Managing Opioid Misuse Disorder in Pregnancy and Neonatal Care
As a result of completing this activity, the participant will be better able to:
- Identify the specific problems encountered by women using opioids during pregnancy
- Evaluate pregnant patients with a history of maternal opioid use
- Differentiate between maintenance options for opioid treatment during pregnancy
- Assess when it is appropriate for a pregnant patient to undergo medically-supervised withdrawal from heroin.
- Educate patients with opioid dependence who are considering pregnancy so that they can be referred for appropriate services
- Determine the initial post-delivery treatment plan for an infant exposed to maternal methadone during pregnancy
- Educate patients on appropriate ways of feeding an infant at risk of opioid withdrawal
- Appropriately assess at-risk infants by describing the symptoms of neonatal opioid withdrawal
- Determine appropriate discharge expectations for an at-risk infant not needing pharmacologic treatment for withdrawal
About the Authors
Marc Ellsworth, MD
Dr. Ellsworth is a practicing neonatologist in Phoenix, Arizona. He completed a Pediatric residency and Neonatal Medicine fellowship at the Mayo Clinic in Rochester, MN. Dr. Ellsworth has made contributions to a number of publications with an interest in QT prolongation and pulmonary hypertension.
Disclosure: Dr. Ellsworth states that he does not have any financial arrangements that could constitute a conflict of interest.
Madison Hustedt, MD
Dr. Hustedt is a Junior Fellow of the American College of Obstetricians and Gynecologists and will soon be a practicing obstetrician-gynecologist in the Phoenix, Arizona area. She is currently a chief resident in the University of Arizona College of Medicine – Phoenix Obstetrics and Gynecology program. She has clinical and research interests in shoulder dystocia, salpingectomy with hysterectomy, and maternal fetal medicine topics.
Disclosure: Dr. Hustedt states that she does not have any financial arrangements that could constitute a conflict of interest.
About the Reviewers/Editors
Daniel Derksen, MD
Dr. Derksen is the Walter H. Pearce Endowed Chair and Director of the University of Arizona (UA) Center for Rural Health (AzCRH). He is also Professor in the Public Health Policy and Management Program at UA's Mel and Enid Zuckerman College of Public Health. As AzCRH Director, he oversees the State Office of Rural Health (AzSORH), the Rural Hospital Flexibility Program (AzFlex), the Small Rural Hospital Improvement Program (AzSHIP), and the AzCRH Navigator Consortium.
Barbara Ianni, DO
Dr. Ianni is a practicing neonatologist in Phoenix, Arizona. She is also Clinical Associate Professor of Child Health at the University of Arizona College of Medicine - Phoenix, Chief of Pediatrics, and Sub-Section Chief of Neonatology. She completed a fellowship in Neonatology at Children's Hospital of Philadelphia, University of Pennsylvania School of Medicine. She has practiced as a clinical assistant professor of pediatrics as well as director of the neonatal intensive care unit. She is a fellow of both the American Academy of Pediatrics and the American College of Osteopathic Pediatricians (ACOP). She serves as Chairman of the 2001 ACOP Perinatal Meeting. Dr. Ianni has made contributions to a number of publications with an interest in neonatal infection and fetal nutrition.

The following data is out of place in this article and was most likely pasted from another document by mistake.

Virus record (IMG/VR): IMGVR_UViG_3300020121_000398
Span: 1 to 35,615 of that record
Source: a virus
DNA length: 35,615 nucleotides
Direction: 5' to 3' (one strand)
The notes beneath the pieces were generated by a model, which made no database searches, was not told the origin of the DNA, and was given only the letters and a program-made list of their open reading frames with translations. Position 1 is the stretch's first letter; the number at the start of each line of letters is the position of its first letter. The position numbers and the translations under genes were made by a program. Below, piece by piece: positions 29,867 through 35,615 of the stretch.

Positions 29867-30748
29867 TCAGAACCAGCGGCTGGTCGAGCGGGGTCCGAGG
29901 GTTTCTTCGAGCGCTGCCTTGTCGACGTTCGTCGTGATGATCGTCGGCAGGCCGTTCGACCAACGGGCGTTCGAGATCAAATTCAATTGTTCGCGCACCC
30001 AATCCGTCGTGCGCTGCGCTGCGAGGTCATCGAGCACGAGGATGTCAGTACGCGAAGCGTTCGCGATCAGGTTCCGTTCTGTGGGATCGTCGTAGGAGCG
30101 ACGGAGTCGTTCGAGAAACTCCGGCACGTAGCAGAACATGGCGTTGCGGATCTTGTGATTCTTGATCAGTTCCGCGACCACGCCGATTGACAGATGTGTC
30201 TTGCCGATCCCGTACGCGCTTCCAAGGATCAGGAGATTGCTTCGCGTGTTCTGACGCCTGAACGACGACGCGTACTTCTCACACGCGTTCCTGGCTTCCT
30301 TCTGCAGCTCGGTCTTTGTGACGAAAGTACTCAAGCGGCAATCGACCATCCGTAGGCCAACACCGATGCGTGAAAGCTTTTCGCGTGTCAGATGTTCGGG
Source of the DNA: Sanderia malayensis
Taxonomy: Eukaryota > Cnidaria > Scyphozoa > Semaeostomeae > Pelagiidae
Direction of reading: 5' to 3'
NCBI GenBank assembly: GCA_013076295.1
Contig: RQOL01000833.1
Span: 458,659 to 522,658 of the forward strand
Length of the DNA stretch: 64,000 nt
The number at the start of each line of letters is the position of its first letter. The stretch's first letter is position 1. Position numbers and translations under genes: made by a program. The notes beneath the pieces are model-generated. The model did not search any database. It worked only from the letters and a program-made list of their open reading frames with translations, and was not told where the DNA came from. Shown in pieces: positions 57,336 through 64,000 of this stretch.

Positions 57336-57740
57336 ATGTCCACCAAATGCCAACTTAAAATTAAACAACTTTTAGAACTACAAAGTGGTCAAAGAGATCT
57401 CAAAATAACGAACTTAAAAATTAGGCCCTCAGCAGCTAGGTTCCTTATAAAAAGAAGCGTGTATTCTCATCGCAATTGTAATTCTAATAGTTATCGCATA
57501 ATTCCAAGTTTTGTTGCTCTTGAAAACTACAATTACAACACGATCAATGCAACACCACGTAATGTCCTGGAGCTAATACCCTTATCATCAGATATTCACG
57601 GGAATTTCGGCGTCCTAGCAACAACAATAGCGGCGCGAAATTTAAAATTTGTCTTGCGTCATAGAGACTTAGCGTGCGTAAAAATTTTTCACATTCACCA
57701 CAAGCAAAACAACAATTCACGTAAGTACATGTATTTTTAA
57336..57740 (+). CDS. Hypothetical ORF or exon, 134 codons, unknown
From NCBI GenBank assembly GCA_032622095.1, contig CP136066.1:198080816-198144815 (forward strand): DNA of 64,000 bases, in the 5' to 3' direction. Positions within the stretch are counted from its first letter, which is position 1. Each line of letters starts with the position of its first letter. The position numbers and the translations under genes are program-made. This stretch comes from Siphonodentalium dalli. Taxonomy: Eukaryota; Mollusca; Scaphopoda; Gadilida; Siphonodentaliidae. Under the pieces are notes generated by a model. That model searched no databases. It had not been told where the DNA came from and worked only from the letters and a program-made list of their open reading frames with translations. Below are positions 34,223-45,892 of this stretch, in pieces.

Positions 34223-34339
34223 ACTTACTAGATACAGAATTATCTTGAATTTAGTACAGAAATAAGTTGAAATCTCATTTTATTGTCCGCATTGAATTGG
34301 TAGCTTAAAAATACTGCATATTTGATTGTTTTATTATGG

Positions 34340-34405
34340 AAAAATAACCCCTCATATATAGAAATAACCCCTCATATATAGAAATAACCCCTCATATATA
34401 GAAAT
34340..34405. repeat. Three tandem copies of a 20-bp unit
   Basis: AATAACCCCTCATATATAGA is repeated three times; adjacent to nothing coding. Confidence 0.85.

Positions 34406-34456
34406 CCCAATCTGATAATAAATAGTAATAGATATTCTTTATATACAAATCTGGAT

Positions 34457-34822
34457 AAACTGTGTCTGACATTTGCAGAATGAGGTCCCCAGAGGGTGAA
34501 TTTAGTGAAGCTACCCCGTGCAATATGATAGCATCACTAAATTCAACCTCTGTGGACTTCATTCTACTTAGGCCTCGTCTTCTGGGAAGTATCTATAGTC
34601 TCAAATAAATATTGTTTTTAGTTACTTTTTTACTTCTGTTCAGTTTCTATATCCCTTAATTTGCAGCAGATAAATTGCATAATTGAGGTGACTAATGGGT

Disclosure: Dr. Ianni states that she does not have any financial arrangements that could constitute a conflict of interest.
Randa Kutob, MD
Dr. Kutob is an Associate Professor of Family and Community Medicine at the University of Arizona College of Medicine-Tucson and Director of the Office of Continuing Medical Education. She is a board-certified Family Medicine physician and Diplomate of the American Board of Obesity Medicine with extensive teaching, clinical work, and research in the arena of cross-cultural care and chronic disease prevention and treatment.
Disclosure: Dr. Kutob states that she does not have any financial arrangements that could constitute a conflict of interest.
Roman Starikov, MD FACOG
Dr. Starikov is a practicing obstetrician-gynecologist in Phoenix, Arizona. He completed a fellowship in Maternal Fetal Medicine at Women and Infants Hospital of Rhode Island, Brown University School of Medicine. Dr. Starikox has made contributions to a number of publications on subjects with significant research in to the effect of diabetes in pregnancy.
Disclosure: Dr. Starikov states that he does not have any financial arrangements that could constitute a conflict of interest.
1.00 AMA PRA Category 1 Credit(s)TM
ACCME/AMA PRA Accreditation Statement
The University of Arizona College of Medicine - Tucson is accredited by the Accreditation Council for Continuing Medical Education to provide continuing medical education for physicians.
The University of Arizona College of Medicine - Tucson designates this enduring material for a maximum of 1.00 AMA PRA Category 1 Credit(s)TM. Physicians should claim only the credit commensurate with the extent of their participation in the activity.
CME Office Contact Information and CME Disclosure
The University of Arizona College of Medicine - Tucson
Office of Continuing Medical Education
The following University of Arizona College of Medicine - Tucson CME Reviewers, Activity Directors, or Planning Committee Members have no relevant financial relationships with commercial interests that could constitute a conflict of interest with the proposed activity:
Robert Amend, M.Ed.
Randa Kutob, MD
- 1.00 AMA PRA Category 1 Credit™
This course is offered through Virtual Lecture Hall. To take this course you will be redirected to Virtual Lecture Hall's website. You must have an account with Virtual Lecture Hall in order to complete this activity.
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